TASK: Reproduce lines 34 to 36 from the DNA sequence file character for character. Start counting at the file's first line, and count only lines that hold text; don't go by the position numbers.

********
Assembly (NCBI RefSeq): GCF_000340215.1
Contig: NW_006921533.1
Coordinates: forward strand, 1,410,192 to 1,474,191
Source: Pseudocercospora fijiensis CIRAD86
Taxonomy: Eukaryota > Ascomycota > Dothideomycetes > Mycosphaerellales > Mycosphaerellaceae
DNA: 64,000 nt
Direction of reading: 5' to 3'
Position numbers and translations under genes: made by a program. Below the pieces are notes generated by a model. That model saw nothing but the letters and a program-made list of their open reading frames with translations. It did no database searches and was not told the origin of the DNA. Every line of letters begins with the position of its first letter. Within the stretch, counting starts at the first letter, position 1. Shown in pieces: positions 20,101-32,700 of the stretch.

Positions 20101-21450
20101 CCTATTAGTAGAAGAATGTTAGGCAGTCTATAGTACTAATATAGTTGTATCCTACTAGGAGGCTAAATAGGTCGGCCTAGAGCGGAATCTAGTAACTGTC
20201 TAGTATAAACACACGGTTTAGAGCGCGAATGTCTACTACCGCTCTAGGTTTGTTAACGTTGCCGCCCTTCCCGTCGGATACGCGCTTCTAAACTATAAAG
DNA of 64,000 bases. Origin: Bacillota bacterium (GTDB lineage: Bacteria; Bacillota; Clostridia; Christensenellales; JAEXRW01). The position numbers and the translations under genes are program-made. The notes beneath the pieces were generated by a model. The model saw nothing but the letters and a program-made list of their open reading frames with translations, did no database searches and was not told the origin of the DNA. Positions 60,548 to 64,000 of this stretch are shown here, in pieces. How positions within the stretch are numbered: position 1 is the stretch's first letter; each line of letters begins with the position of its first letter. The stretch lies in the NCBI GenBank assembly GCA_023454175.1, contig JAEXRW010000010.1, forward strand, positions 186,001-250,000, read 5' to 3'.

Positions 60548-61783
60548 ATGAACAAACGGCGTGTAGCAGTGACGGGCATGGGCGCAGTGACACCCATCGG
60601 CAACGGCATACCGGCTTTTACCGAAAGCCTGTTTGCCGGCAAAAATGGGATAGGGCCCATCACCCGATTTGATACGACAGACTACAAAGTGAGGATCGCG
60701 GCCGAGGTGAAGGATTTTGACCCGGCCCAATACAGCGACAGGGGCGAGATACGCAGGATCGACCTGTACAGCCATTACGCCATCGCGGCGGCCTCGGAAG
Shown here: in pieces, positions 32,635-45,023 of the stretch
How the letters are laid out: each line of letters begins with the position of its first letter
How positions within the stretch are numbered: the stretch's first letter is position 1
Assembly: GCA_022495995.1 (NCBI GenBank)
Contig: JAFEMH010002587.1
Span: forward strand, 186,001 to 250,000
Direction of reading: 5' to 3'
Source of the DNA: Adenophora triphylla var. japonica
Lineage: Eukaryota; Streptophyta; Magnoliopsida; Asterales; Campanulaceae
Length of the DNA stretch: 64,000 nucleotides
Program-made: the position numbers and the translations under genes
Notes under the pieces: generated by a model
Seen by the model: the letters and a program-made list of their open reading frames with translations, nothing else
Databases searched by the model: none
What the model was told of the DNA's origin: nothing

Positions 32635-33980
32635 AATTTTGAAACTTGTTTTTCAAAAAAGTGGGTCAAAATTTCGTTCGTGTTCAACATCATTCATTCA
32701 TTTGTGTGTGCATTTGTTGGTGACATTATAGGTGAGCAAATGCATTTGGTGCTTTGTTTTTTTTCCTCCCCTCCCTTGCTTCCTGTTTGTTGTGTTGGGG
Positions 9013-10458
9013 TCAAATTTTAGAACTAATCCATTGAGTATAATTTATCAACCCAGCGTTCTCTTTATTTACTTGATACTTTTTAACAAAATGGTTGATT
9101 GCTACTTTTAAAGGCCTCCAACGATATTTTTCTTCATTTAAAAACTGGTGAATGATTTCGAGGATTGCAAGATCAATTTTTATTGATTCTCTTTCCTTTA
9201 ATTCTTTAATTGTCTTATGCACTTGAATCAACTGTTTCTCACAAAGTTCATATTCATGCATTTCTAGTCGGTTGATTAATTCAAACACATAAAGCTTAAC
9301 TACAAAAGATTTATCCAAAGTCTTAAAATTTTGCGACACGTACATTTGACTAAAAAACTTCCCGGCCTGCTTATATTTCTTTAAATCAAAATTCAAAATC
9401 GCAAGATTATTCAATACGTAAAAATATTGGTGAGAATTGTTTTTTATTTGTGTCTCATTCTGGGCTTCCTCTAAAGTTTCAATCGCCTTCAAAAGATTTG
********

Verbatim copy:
32701 TTTGTGTGTGCATTTGTTGGTGACATTATAGGTGAGCAAATGCATTTGGTGCTTTGTTTTTTTTCCTCCCCTCCCTTGCTTCCTGTTTGTTGTGTTGGGG
Positions 9013-10458
9013 TCAAATTTTAGAACTAATCCATTGAGTATAATTTATCAACCCAGCGTTCTCTTTATTTACTTGATACTTTTTAACAAAATGGTTGATT